Digswell Arts fellow Muna Zuberi based in The Fenners is our featured artist of the month.
How would you describe your current practice (eg materials, techniques, themes, key questions, approach)?
I am primarily a glass artist working mainly in glass applique (or mosaic) using fused and painted glass elements within my work. Drawing is also very important to me and my work always starts with drawing. I also make pen and ink drawings occasionally, that sometimes develop into glass pieces or stand as works in themselves.
My practice concerns how people think and develop their opinions and attitudes. I have a mixed heritage background and a lot of my work is concerned with attitudes to race. I like using empirical data as a starting point for my work and different ways of illustrating data like diagrams and charts.
What are you working on at the moment (forthcoming exhibitions, events, workshops, etc)?
I am working on a body of work inspired by the BLM movement, which is looking at themes that explore how people feel able to treat black people differently. I am always looking to understand why people behave the way they do and to illustrate thought and emotion. I hope to exhibit this work in 2021, Covid-permitting.
I am also working on a number of private commissions including a large stained glass scheme for a house in Hertford and have had a piece selected for the Letchworth Open 2020 Exhibition.
What are your plans for the coming year?
This year it has been very difficult to make plans but I am currently undertaking a public art project in Welwyn Garden City which is about the pandemic. It is based around my drawing ‘Hive’ which shows imagined households in lockdown. Participants will draw their own lockdown experiences which will then be used to create a community artwork. Further information about the project can be found here: https://www.howardcentre.co.uk/community/hive/
What is the question that you most get asked about your work?
How did you learn? I think the processes around glass manipulation are a bit of a mystery to a lot of people so I get a lot of questions about process and technique. Second most-asked question is ‘Do you do lessons?!’ I have taught in the past so post-pandemic (whenever that may be!), I’d like to set up some classes.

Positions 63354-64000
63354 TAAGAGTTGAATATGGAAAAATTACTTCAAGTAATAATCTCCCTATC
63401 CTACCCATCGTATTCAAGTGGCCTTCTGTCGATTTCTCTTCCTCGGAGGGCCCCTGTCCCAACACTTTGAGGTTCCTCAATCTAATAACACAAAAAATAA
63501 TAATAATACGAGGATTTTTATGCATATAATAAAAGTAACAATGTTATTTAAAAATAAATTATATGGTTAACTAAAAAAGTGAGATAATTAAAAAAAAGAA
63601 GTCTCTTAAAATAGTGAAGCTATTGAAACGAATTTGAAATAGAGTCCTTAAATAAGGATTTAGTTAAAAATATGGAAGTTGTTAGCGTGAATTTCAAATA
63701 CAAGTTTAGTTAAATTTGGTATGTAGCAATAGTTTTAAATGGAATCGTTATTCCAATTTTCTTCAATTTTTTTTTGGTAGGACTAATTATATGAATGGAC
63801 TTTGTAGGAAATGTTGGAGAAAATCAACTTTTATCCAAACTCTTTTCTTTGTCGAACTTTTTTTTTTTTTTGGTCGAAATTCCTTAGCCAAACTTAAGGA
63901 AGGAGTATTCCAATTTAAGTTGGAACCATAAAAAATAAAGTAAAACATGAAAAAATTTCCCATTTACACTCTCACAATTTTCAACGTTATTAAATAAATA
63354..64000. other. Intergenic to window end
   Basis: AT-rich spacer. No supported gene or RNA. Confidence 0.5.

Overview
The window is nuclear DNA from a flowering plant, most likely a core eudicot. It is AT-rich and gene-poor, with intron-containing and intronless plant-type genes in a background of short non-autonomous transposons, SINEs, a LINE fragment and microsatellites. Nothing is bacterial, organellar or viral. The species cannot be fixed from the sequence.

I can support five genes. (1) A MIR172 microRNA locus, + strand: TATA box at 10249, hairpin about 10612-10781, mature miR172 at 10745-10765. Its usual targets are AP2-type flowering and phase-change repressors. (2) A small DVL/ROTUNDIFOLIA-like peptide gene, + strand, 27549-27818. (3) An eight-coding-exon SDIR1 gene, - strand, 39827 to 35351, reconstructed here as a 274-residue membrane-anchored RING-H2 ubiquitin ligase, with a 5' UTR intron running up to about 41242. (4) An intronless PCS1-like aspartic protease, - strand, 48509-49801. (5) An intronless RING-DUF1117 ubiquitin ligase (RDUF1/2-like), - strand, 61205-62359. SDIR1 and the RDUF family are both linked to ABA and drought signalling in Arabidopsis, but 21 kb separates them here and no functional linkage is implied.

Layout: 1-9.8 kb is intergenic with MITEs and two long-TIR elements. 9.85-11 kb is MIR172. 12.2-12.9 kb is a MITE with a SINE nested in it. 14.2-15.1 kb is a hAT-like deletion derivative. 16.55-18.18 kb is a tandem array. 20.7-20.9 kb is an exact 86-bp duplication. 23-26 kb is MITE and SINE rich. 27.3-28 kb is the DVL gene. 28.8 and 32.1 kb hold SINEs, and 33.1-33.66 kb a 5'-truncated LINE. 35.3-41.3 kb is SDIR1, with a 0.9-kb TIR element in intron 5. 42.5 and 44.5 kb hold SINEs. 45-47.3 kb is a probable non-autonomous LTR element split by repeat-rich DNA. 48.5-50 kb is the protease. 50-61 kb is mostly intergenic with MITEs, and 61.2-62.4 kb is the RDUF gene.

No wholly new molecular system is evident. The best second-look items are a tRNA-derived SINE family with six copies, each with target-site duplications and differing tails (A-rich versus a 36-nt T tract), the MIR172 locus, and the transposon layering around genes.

Which artists do you most admire and why?
My interest in glass developed after I saw the stained glass in Liverpool Metropolitan Cathedral. It was designed by John Piper and made by Patrick Reyntiens and really ignited my passion for modern architectural glass (view a fabulous Goldmark film on the making of the windows). My applique work is heavily inspired by dalle-de-verre – a technique popular in the 1950s and 1960s where glass chunks are set in concrete to form windows. I love the naive style of the work by Dom Charles Norris of Buckfast Abbey and his work can be seen locally in Marychurch, Batterdale Old Hatfield. You can view images here: https://hertfordshirechurches.wordpress.com/2013/06/10/marychurch-hatfield-roman-catholic/
I have also discovered the work of ex-soviet bloc glass artists – in particular, Lithuanian artists Kazimieras Morkunas http://sputnikimages.com/hier_rubric/photo/576260.html and Steponas Kazimieraitis https://www.joniskis.rvb.lt/news/1021/79/KAZIMIERAITIS-STEPONAS/d,zmones/ – (unfortunately they are not well known and there aren’t many images online). I absolutely love the monumental nature of their work.
Contemporary artists I admire include the beautiful cast pieces by Nina Casson McGarva; the colourful yet sophisticated hot glass work by Tim Rawlinson and the amazingly skilful storytelling works by Judith Schaechter.
How has your relationship with Digswell Arts strengthened your practice as an artist?
My association with Digswell Arts has been a great inspiration and motivating force for my practice. It has re-energised me and given me a boost just by association. I love being in a community of like-minded individuals and the facilities provided by the Trust to the Fellows are second-to-none.